2020 highlights: Strimling said DFIN has been “on a digital transformation journey” since 2016, growing revenue across its software portfolio with the aim of deriving 44 percent of its sales from software by 2024. To that end, the company launched multiple new cloud-native SaaS products and expanded the capabilities of existing platforms this year. 

2021 goals: Strimling said his team’s biggest challenges involve staying abreast of looming changes at the SEC and other regulatory bodies as they work on several undisclosed projects for the coming year. He estimates his tech team will grow by about 10 percent in 2021. 

 

Tell us about the technology trends currently shaping your industry.

“One of the biggest trends within the regulatory industry is the introduction and expanded use of Inline XBRL, an open standard that enables a single document to provide both human-readable and structured, machine-readable data. This standard is changing how companies interact with the U.S. federal government, as well as required international filings within the European Union. As these requirements continue to grow and demand increases, technologies such as machine learning, stream-processing and workflow automation management become more important. Cloud computing also continues to influence the industry, especially around scale, speed of development and security.”

 

“Our engineering teams have been hard at work solving complex problems with real-world impact.”

 

What’s a project your tech teams worked on in the last year?

“Our engineering teams have been hard at work solving complex problems with real-world impact. We have reimagined automated data privacy and integrated it within our virtual data room; tackled the complexities of the London Interbank Offered Rate, a benchmark interest rate for interbank loans and force majeure with machine learning; evolved our architecture with the use of Kubernetes; and continued to modernize key applications. Our engineering and security teams have embraced DevSecOps where security best practices are integrated within both the development and deployment process. All of this has resulted in software growth, customer success and an opportunity to show thought leadership across the industry.”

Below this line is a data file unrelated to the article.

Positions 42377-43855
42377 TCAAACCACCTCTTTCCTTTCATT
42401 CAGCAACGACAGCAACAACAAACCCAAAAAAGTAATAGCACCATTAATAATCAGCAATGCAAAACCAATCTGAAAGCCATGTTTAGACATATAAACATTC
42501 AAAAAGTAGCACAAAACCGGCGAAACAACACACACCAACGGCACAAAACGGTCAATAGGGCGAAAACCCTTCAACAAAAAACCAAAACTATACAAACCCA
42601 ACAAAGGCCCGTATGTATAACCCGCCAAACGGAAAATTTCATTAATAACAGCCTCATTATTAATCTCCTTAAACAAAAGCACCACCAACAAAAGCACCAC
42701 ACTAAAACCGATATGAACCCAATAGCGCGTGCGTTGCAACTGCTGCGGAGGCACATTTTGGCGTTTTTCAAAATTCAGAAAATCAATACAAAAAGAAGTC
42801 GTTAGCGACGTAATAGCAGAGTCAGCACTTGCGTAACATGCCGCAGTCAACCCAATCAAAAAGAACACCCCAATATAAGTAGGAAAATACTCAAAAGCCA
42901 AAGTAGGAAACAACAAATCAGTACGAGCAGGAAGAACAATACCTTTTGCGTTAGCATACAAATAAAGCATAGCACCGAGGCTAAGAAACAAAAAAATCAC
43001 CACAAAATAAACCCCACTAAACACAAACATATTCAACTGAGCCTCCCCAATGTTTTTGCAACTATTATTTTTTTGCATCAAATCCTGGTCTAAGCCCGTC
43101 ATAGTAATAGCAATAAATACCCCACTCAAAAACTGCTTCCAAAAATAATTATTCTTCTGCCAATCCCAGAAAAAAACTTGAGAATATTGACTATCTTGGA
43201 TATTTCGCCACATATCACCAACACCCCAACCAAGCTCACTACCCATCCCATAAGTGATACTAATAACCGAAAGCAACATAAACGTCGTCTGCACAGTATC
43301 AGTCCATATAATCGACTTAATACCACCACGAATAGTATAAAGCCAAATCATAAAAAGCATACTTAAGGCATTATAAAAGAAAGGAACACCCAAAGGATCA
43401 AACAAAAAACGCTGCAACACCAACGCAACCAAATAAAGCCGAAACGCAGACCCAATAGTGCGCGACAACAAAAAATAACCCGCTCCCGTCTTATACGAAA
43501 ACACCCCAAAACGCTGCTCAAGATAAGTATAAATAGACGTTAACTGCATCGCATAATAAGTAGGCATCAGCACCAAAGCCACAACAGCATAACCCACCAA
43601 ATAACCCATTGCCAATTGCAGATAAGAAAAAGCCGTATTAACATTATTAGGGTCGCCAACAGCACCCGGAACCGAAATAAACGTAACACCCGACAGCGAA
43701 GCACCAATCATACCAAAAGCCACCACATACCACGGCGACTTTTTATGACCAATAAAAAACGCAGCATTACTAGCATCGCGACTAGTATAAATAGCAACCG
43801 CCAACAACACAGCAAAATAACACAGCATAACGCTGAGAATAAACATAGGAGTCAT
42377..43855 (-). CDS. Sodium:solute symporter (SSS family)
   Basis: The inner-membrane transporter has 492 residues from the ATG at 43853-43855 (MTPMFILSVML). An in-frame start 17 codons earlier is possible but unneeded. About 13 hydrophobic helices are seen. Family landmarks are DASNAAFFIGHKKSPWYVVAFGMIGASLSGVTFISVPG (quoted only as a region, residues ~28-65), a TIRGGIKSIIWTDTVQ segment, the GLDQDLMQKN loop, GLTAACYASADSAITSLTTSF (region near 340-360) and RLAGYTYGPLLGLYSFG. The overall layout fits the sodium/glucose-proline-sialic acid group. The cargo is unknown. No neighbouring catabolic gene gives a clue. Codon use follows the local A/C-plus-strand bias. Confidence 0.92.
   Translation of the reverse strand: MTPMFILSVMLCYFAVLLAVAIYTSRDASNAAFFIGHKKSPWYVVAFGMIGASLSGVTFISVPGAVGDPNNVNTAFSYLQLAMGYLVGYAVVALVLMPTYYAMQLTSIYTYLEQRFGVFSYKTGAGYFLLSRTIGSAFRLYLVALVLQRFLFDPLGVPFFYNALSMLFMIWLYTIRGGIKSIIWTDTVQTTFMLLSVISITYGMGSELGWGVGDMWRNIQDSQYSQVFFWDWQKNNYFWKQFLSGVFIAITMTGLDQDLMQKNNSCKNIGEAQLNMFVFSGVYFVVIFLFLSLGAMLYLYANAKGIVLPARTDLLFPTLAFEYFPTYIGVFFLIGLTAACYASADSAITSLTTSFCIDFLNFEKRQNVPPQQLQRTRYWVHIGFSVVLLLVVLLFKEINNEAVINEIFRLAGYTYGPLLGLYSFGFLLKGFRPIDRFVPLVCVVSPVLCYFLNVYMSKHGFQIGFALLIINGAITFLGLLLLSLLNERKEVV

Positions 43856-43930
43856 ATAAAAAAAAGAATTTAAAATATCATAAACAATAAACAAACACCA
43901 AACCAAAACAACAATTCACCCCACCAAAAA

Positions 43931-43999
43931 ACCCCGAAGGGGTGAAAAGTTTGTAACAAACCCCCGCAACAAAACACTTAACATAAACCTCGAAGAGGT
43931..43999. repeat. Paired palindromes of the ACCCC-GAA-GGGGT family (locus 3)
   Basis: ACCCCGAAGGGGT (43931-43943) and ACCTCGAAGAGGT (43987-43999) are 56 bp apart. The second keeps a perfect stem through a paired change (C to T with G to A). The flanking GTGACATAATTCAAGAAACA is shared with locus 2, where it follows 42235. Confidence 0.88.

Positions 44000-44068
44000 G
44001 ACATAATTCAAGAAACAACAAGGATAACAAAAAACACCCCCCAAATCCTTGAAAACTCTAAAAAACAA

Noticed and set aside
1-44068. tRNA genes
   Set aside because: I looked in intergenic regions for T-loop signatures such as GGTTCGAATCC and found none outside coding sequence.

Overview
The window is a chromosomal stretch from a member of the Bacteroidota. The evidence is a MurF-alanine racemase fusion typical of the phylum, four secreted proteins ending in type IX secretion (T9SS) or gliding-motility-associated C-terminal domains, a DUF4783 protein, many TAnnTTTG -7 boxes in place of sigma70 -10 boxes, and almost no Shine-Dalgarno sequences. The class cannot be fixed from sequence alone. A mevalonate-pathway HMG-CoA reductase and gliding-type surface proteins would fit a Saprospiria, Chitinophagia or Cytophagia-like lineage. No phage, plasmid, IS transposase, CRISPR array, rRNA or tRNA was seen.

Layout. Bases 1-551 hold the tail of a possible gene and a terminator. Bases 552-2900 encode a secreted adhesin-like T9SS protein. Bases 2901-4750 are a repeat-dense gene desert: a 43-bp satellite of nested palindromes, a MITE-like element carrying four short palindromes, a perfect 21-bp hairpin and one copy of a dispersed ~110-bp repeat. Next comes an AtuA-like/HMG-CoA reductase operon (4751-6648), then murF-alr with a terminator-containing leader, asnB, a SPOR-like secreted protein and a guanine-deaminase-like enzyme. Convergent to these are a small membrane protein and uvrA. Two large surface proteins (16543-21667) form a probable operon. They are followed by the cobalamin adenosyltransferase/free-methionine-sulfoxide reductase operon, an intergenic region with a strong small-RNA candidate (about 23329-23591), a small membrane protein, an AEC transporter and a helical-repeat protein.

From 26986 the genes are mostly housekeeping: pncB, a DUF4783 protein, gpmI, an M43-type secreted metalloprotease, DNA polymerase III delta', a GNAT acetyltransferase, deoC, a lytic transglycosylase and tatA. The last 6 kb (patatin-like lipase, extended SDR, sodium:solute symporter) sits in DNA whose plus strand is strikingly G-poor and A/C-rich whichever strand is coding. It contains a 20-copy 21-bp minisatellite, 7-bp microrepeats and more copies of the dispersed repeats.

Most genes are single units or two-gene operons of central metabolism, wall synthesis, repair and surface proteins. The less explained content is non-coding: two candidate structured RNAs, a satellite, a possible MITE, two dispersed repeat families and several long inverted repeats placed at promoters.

Embedded Video (Responsive).Caterpillar

Caterpillar

caterpillar chief digital officer
Caterpillar

Who: Ogi Redzic, Chief Digital Officer

Industry: Caterpillar’s famous “yellow iron” industrial machinery and vehicles are increasingly infused with digital technologies. Cat Digital is the company’s tech arm, bringing data, advanced analytics and AI capabilities to more than a million connected devices around the world. 

2020 highlights: Caterpillar has been on a mission to grow its bench of digital talent over the last two years, focusing on applications development, architecture, machine learning and cloud computing. Redzic said Cat Digital added more than 200 people worldwide in 2020. 

2021 goals: Cat Digital is currently developing applications and e-commerce systems for customers and dealers, deepening its predictive analytics capabilities and building a cloud platform to amalgamate all the data coming in from those one million connected devices. 

 

Tell us about the technology trends currently shaping your industry.